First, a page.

Powder materials created at the ISSP UL have wide application potential in cheaper sensors detecting temperature and pressure changes

On January 11, National Television (LTV1) morning news program “Rīta Panorāma” broadcasted a story about one of the most significant achievements in theoretical science in Latvia in 2021 carried out by the ISSP UL’s researchers from EXAFS Spectroscopy Laboratory (EXAFS Lab) explaining the influence of the local atomic structure of molybdates and tungstates on their thermochromic and magnetic properties. The synthesized powder materials created by the researchers could be used as temperature sensors in the future. Their potential applications could include food and vaccine storage and transportation. For example, using packaging with such markers could allow customers to be sure that the food is not damaged and has been stored at the appropriate temperature. Such markers are a cheaper and simpler alternative to be used during the transportation of vaccines (such as some of the Covdid-19 vaccines) to be sure that the temperature has been low enough.

EXAFS Lab is engaged in structural research of the materials at the atomic level using synchrotron radiation X-ray absorption spectroscopy. Researchers use advanced theoretical calculations and simulations of experimental data to gain insight into the structure-property relationships in materials. EXAFS Lab scientists can be proud of a discovery related to a class of smart materials such as molybdates and tungstates.

Researcher Inga Pudža explains: “Smart materials are materials that respond to changes in the environment. For example, they can respond to changes in temperature, pressure, electric, and magnetic fields. Our research was more related to the thermochromic properties of the material, namely the color change when it was heated or cooled, and its magnetic properties.”

It is possible to change the atomic structure of different materials by changing the temperature or the pressure. To apply the pressure method, very high pressure is usually required, but the materials studied by ISSP UL scientists are different.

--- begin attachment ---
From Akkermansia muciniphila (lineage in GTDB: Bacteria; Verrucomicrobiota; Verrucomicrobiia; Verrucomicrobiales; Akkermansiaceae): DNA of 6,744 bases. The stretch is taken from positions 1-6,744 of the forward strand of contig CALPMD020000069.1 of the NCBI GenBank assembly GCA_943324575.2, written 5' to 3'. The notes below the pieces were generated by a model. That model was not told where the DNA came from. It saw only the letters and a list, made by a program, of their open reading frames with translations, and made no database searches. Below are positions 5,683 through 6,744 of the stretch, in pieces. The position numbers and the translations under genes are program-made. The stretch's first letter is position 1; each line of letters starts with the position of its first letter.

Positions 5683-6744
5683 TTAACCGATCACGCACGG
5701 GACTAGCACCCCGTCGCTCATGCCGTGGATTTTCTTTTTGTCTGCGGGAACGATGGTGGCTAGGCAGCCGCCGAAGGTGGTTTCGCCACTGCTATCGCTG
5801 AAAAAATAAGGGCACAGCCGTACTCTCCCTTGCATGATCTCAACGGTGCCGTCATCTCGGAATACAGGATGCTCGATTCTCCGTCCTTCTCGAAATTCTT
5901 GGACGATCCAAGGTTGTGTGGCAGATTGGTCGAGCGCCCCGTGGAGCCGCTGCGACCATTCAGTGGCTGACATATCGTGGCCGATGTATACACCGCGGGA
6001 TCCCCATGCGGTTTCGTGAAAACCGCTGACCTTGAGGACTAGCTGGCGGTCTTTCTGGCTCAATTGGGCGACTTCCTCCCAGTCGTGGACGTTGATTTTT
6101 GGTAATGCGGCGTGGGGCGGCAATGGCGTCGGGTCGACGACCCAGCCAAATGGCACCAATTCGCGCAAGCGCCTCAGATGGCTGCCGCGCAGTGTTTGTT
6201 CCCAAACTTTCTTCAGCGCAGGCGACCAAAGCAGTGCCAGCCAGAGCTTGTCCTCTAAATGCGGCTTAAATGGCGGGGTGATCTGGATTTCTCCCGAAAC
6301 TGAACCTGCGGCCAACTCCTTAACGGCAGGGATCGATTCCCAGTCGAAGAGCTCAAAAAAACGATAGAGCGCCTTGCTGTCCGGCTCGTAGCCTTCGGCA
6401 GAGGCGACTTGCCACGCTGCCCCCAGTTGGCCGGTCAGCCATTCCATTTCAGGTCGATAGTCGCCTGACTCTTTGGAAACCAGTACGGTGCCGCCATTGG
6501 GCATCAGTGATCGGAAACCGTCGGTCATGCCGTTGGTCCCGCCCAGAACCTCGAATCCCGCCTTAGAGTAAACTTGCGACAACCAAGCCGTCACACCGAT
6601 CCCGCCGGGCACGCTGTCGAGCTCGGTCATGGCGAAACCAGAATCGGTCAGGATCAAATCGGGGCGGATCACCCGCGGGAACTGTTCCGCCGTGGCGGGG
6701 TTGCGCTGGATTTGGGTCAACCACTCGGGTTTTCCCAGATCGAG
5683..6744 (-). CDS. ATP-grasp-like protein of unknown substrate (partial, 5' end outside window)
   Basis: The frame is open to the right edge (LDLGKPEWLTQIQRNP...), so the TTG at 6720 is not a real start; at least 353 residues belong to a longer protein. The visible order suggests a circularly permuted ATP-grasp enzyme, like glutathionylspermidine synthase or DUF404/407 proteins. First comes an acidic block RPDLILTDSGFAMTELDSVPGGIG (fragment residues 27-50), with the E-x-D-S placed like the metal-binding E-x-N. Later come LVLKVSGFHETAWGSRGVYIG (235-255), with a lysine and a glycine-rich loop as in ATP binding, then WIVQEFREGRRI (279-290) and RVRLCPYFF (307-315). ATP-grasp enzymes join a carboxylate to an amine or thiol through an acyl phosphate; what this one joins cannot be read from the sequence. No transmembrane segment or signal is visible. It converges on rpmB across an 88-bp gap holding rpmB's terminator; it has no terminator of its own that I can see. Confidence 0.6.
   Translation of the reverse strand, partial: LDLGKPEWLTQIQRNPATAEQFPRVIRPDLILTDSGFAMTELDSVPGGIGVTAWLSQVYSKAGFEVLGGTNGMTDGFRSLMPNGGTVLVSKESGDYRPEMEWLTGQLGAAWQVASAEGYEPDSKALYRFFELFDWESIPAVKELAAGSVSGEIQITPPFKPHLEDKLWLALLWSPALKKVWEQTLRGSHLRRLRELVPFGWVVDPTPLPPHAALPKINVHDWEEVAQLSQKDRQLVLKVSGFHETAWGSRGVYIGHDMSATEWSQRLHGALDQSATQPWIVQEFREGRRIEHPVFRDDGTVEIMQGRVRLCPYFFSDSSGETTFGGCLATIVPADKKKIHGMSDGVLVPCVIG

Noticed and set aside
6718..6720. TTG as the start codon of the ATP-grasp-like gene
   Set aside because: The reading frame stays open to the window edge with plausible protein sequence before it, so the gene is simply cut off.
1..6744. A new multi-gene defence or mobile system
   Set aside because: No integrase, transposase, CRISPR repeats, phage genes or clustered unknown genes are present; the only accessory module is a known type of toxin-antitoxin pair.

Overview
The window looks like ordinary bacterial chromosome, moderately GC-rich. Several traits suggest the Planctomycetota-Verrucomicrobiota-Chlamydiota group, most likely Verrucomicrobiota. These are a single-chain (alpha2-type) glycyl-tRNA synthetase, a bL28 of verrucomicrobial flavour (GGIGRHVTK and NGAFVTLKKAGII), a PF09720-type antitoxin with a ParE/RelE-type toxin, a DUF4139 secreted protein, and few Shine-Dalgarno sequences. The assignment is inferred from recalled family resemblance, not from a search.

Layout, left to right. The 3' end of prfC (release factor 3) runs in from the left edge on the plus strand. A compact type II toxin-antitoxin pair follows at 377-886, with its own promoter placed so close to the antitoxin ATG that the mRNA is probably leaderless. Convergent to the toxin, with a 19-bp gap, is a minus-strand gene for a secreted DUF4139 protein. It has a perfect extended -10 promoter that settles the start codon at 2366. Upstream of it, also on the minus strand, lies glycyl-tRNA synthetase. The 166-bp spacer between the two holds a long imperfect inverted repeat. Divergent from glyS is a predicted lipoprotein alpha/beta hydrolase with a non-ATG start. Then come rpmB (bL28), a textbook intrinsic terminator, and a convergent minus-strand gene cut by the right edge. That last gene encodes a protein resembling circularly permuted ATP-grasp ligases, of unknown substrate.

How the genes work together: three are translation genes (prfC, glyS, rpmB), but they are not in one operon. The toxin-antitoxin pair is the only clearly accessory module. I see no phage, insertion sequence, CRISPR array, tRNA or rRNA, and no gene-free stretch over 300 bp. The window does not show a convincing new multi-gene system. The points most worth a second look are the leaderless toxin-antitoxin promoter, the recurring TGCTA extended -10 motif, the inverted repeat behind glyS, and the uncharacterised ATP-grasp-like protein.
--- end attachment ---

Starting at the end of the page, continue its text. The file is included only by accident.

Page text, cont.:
Alexei Kuzmin, the head of the EXAFS Lab explains: "The materials we study in our laboratory are sensitive to light pressure. When you press the synthesized sample with your finger, it changes color, which means that you can change the position of atoms in this sample with your fingers, which is a rare case. By heating the material, it regains its initial atomic structure and could be used again.

Inga Pudža continues: "When it comes to temperature-sensitive products, vaccines are a topical issue right now. Some vaccines need to be stored at low temperatures. One of our synthesized samples changes color at -70 degrees, which is consistent with the storage conditions required for one of the vaccines. At a time when the vaccines may have reached room temperature during transportation, our sample (powder) would indicate that the temperature has exceeded the desired conditions and the product may be damaged.”

Such sensors, based on research at the ISSP UL, would be a much cheaper solution than currently used ones with relatively expensive temperature measurement systems. In addition, the powder material obtained and studied in Latvia could also be used in food packaging, for example, in determining whether meat, milk, and fish products have been stored at the right temperature during the delivery process.

Video story in Latvian available here.

Article about the smart powder material in Latvian is available here.